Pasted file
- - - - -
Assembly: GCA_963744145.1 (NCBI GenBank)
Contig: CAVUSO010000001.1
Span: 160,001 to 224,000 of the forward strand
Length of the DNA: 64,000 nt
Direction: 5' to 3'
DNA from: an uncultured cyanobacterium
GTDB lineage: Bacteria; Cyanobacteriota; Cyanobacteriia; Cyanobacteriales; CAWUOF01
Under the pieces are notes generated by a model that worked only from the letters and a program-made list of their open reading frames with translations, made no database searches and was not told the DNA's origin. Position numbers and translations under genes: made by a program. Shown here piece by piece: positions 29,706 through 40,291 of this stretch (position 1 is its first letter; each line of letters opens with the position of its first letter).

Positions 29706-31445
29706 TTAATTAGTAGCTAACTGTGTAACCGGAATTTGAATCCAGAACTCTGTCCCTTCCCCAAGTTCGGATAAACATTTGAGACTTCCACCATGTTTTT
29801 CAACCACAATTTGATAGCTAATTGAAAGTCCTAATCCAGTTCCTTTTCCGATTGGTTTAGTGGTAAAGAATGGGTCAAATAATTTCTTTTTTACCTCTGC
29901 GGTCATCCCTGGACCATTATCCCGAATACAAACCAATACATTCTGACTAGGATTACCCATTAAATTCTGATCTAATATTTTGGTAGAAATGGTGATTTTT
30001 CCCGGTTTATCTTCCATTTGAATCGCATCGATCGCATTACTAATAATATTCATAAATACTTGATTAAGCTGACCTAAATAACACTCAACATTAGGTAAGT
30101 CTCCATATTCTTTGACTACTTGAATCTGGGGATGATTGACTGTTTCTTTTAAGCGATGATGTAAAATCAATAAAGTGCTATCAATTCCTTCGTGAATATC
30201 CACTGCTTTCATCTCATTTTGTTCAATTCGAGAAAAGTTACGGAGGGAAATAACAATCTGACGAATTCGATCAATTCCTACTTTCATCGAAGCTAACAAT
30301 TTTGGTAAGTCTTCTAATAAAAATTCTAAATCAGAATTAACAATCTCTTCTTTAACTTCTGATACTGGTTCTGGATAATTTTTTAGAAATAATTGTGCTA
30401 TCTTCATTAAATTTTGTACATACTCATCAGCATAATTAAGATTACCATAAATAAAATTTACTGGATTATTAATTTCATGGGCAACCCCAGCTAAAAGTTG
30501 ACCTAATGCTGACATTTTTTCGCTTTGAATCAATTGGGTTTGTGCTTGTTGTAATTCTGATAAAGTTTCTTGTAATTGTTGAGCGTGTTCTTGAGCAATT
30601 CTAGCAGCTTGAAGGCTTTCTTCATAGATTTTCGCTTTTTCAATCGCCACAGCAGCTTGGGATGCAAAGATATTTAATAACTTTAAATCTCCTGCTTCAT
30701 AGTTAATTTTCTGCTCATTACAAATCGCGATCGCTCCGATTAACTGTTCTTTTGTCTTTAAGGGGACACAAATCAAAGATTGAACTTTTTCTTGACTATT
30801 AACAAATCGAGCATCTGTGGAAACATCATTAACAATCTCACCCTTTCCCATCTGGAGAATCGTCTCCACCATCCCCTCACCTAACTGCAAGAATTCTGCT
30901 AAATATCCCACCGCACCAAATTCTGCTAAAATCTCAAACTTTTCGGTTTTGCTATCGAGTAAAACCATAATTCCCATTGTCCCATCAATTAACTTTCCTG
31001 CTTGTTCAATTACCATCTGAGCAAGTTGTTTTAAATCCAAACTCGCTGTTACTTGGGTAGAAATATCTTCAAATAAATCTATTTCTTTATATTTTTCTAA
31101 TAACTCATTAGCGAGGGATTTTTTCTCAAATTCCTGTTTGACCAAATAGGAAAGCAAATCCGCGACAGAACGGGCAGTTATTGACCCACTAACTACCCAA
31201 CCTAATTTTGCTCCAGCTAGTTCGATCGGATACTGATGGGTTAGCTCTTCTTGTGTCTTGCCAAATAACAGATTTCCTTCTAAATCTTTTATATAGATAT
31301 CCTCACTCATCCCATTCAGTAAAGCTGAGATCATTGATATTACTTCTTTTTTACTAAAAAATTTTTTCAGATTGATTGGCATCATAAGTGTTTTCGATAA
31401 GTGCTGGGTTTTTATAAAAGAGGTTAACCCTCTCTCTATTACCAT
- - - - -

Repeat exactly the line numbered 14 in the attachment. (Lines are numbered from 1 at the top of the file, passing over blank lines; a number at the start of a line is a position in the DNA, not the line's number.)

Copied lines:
30101 CTCCATATTCTTTGACTACTTGAATCTGGGGATGATTGACTGTTTCTTTTAAGCGATGATGTAAAATCAATAAAGTGCTATCAATTCCTTCGTGAATATC